Agility is a challenge faced by today’s most ambitious organizations. A key element supporting teams and organizational agility, is coaching. Leaders and managers must be able to coach their executives or associates. But, what is coaching exactly? Here some brief takeaways from my experiences as SCRUM Master.
Definitions of Coaching
Some definitions of coaching are:
- Coaching is the provision of opportunities that support the building of expertise and the confidence to overcome challenges.
- Coaching is an activity that fuels self- discovery, unlocks individual potential and ignites change.
- Coaching is an ongoing process focused on helping people reflect and improve performance.
Under these definitions, coaches are responsible for helping people grow and achieve their goals. They don’t offer instructions but offer empowerment. Hence, coaching is not a lockstep process, an explicit direction to our associates, mentoring , or just offering an advice. Coaching is an activity that implies a deep care and respect for the human beings we have the privilege to come across. Believing in their capacity to reflect and find their own answers.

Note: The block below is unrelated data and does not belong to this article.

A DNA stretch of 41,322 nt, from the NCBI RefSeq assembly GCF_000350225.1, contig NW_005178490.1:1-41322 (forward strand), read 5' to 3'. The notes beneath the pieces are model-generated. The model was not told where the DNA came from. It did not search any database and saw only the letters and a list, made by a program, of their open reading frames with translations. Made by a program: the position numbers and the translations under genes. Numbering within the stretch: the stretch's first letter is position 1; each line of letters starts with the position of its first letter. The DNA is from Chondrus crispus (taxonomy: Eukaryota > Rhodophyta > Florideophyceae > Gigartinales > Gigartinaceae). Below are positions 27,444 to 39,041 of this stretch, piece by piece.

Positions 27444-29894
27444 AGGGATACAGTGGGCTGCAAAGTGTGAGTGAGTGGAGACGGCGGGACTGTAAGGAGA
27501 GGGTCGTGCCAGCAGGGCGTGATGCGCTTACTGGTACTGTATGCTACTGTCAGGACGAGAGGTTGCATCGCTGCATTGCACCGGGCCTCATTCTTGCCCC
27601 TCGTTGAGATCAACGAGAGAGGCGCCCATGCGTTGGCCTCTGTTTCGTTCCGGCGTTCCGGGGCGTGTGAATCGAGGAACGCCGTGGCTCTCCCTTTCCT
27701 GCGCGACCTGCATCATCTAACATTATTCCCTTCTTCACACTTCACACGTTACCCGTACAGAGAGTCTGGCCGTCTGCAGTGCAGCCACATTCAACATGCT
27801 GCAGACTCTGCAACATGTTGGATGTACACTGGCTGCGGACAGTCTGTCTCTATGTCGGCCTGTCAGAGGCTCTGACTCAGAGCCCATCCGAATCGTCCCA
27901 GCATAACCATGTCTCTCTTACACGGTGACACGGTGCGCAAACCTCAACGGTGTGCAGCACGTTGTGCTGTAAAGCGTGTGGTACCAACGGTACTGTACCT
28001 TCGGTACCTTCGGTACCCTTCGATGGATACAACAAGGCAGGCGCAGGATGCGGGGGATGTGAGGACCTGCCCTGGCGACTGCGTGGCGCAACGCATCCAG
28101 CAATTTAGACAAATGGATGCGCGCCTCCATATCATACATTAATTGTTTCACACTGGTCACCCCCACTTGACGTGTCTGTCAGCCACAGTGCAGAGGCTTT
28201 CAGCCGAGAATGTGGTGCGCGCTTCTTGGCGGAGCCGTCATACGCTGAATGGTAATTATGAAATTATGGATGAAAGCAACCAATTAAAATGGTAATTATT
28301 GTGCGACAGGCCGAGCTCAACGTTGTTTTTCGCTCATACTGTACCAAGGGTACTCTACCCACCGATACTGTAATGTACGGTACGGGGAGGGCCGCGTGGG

3 Goals of Coaching
People associate many goals to coaching but probably, the three most important goals of coaching are:
- To know what the goal of the people we want to support is/are.
- To ask questions on the job/things that the people we want to support are working on.
- To help the people we want to support know: how are they doing?
Many models can be applied to support this goals. For example, the GROW model.
To summarize, coaching should be about empowering, engaging and allowing our executives or associates to be the best they can be.
Agile Growth and Performance Development in Tech & Social Impact Organizations.